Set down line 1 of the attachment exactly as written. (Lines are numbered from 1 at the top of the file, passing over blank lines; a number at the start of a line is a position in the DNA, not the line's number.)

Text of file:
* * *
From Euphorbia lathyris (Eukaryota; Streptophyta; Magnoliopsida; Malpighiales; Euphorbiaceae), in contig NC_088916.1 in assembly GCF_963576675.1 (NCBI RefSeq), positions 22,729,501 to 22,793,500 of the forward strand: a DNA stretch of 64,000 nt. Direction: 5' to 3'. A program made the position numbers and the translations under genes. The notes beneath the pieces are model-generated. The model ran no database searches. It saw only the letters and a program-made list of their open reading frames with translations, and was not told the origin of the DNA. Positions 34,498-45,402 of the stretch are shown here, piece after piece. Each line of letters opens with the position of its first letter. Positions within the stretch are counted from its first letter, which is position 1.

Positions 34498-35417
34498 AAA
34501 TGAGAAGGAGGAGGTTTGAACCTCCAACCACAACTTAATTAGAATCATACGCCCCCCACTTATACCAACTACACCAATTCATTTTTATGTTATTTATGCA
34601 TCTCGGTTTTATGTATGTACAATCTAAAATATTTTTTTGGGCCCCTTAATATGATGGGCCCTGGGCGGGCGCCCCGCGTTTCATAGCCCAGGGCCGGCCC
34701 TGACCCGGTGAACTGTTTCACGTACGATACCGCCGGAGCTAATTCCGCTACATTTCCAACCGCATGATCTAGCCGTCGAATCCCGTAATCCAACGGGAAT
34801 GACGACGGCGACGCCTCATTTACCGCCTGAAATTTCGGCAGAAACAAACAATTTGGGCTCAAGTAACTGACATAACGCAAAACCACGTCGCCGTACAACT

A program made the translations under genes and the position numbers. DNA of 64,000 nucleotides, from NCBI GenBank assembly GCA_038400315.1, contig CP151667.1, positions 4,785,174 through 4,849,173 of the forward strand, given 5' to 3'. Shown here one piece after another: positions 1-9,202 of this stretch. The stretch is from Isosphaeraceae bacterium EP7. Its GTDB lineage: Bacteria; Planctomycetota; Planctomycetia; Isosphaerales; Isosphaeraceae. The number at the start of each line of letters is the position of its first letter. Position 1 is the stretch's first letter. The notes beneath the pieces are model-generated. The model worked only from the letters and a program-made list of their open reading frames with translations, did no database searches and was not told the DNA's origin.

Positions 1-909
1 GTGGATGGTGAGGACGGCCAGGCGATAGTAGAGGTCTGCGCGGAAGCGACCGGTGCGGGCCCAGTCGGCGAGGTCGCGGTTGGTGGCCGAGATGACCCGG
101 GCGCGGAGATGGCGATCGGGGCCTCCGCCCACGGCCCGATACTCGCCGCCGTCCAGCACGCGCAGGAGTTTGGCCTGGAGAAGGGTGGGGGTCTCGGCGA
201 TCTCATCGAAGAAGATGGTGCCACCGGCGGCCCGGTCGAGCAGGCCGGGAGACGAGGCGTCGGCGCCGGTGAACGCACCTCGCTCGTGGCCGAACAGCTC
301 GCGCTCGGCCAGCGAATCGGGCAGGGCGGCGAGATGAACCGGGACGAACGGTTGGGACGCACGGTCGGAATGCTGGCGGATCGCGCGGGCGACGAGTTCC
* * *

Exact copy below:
From Euphorbia lathyris (Eukaryota; Streptophyta; Magnoliopsida; Malpighiales; Euphorbiaceae), in contig NC_088916.1 in assembly GCF_963576675.1 (NCBI RefSeq), positions 22,729,501 to 22,793,500 of the forward strand: a DNA stretch of 64,000 nt. Direction: 5' to 3'. A program made the position numbers and the translations under genes. The notes beneath the pieces are model-generated. The model ran no database searches. It saw only the letters and a program-made list of their open reading frames with translations, and was not told the origin of the DNA. Positions 34,498-45,402 of the stretch are shown here, piece after piece. Each line of letters opens with the position of its first letter. Positions within the stretch are counted from its first letter, which is position 1.